I agree with Andy. People will just think of this as a cure or think that it works 100% all the time to prevent HIV transmission and they’ll just do it BB/raw anyway.

    I want to stay HIV neg so I will just use condoms and use tried and true safer sex techniques, and assume that all of my sexual partners are or could be poz and have safer sex anyway.

    I have friends who are HIV+ and they take Truvada is very expensive, has not so fun side effects, and that HIV meds are not good for your body or certain internal organs such as your heart, liver, and kidneys.

  • Rob

    I found this quote from another news article and I agree with it.

    “I think it will be a catastrophe for HIV prevention in this country,” said Michael Weinstein, president of the Los Angeles-based AIDS Healthcare Foundation, the largest provider of AIDS and HIV care in the U.S. “Men don’t need more excuses to not use condoms.”

  • Rob

    As for people who are HIV+ lying, yes some do this but some also don’t know that they are HIV+ or get tested just once and think that when it shows up HIV- for just one test that it means that they or their partner are actually HIV- when they could be HIV+ and just not producing anti-bodies yet.

    I haven’t had a 1 night stand with a man or woman in years- I am bisexual; but this is why as I wrote in my previous post it’s best to assume that whoever you are having sex with is or could be HIV+ and still have safer sex with them anyway and I do this no matter the gender or sexual orientation of my sexual partners.

    I do know bisexual and gay men, and even straight men who have been with people who later turned out to be HIV+ and yes it does happen.

  • jj

    This is STUPID! Long term arv use causes damage to the liver, heart ect. And now young gay men are gonna ask their doctor for this so they can bb all the time. Just another way for big pharma to make more $$$.

  • B

    No. 12 · jj wrote, “This is STUPID! Long term arv use causes damage to the liver, heart ect. And now young gay men are gonna ask their doctor for this so they can bb all the time.”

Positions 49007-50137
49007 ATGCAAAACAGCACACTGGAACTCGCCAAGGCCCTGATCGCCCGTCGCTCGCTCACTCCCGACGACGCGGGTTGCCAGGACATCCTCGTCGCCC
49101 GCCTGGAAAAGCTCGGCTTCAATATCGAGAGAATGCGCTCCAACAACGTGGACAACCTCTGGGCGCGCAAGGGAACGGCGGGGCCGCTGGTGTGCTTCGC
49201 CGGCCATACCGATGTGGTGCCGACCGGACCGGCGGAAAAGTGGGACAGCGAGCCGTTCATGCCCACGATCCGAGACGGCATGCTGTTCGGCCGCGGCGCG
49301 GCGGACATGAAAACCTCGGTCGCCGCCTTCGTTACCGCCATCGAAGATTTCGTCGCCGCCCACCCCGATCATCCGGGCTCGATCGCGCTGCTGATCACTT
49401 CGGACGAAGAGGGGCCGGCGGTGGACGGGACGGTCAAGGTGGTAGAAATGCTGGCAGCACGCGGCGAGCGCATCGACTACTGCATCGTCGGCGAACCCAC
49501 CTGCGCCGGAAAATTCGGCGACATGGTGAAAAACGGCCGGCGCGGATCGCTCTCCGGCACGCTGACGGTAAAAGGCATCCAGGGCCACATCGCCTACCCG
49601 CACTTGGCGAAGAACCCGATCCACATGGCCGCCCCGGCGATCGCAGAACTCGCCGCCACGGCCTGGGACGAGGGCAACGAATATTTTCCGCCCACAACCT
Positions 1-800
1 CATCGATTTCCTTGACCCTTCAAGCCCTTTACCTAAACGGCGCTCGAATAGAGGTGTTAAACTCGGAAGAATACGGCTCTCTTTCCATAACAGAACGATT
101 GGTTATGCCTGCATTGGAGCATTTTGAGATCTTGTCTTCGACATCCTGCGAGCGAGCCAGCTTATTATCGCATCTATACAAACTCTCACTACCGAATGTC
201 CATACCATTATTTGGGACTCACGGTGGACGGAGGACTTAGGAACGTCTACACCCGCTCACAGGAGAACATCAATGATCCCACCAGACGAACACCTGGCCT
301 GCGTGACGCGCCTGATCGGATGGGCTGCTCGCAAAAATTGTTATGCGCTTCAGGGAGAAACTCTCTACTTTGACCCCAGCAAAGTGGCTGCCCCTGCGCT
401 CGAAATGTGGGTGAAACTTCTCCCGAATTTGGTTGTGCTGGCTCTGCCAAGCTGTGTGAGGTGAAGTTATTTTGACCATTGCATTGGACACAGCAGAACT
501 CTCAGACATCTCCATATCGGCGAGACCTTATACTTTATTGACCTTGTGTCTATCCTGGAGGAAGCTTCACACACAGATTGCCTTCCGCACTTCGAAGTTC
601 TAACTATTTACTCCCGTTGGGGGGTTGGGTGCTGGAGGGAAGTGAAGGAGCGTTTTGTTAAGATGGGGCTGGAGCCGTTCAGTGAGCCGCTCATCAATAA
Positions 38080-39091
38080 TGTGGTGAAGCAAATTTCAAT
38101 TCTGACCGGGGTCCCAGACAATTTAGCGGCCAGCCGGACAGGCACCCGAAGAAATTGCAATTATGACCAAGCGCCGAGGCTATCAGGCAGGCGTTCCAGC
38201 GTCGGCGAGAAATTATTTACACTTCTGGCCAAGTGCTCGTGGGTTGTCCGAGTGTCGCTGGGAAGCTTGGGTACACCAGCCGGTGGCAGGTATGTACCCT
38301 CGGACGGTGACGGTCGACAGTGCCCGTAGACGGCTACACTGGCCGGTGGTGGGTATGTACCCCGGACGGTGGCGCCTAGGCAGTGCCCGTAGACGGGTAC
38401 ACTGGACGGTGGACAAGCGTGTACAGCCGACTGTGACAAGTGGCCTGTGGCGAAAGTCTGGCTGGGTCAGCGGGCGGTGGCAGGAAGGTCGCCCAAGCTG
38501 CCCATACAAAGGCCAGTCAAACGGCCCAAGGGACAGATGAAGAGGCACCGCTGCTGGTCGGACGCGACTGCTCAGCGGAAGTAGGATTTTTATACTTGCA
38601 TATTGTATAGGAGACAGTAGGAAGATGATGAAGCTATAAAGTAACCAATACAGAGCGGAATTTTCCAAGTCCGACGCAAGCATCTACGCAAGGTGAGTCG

The idea is to use Truvada in addition to condoms. A 44% reduction in the infection rate is not sufficient for bare backing to not be a high-risk practice. Ideally you would like to cut the infection rate to the point where the virus dies out over time. If you have some very horny 19 to 21 year olds having lots of sex for a few years before getting into a long-term relationship, a 44% risk reduction in addition to the risk reduction from using a condom could be cost effective – condoms aren’t a perfect solution.

  • Larkin

    I have hiv and I got it the old fashioned way, by barebacking without condoms.

    I used to take meds but have been med free for the last 6 years and fine stats currently.

    The important part here is that people should not and cannot think it a total preventative. It’s not, but it can help reduce the chance of infection.

    But since insurance doesn’t cover it, I’m quite curious who is gonna spend $12 grand a month for this med for prevention?!? I’m betting not a lot of people.

  • KV

    This is a terrible and dangerous idea for so many reasons!!! I knew the FDA was ruthless but DAMN. It’s about to hit the fan guys!

  • Mitch

    “Prep” or “truvada” or whatever we’re calling it is scary as hell. It says a lot about how what is good can be subverted by a few very powerful corporate interests, and it damns a lot of supposed HIV “activists”. I’m poz so I stay abreast of these issues, and I’ve watched this stuff get shoved down our throats as a “preventative measure”, with many questions left unanswered.

    The standard line is that Truvada is “good for serodiscordant couples”, but as far as I know, testing hasn’t been done on serodiscordant couples. Open and honest serodiscordants have a very low incidence of transmission, and treating the poz partner is more effective at prevention than even the most optimistic delusions of what this stuff can do. Actually, by some estimates, an effectively treated poz isn’t even infectious. Treating the neg partner instead of the poz one is WAY less effective and unethical on many levels.

    We also hear a lot of “this is great for people who can’t access condoms”, but let’s be realistic, there aren’t a lot of people out there who aren’t able to access condoms but CAN regularly access an expensive drug.

    The prevention rate of this drug is already being WILDLY distorted within the media, into the upper 90% range, but the reality is that in real life, very few people are sufficiently adherent to achieve that kind of prevention.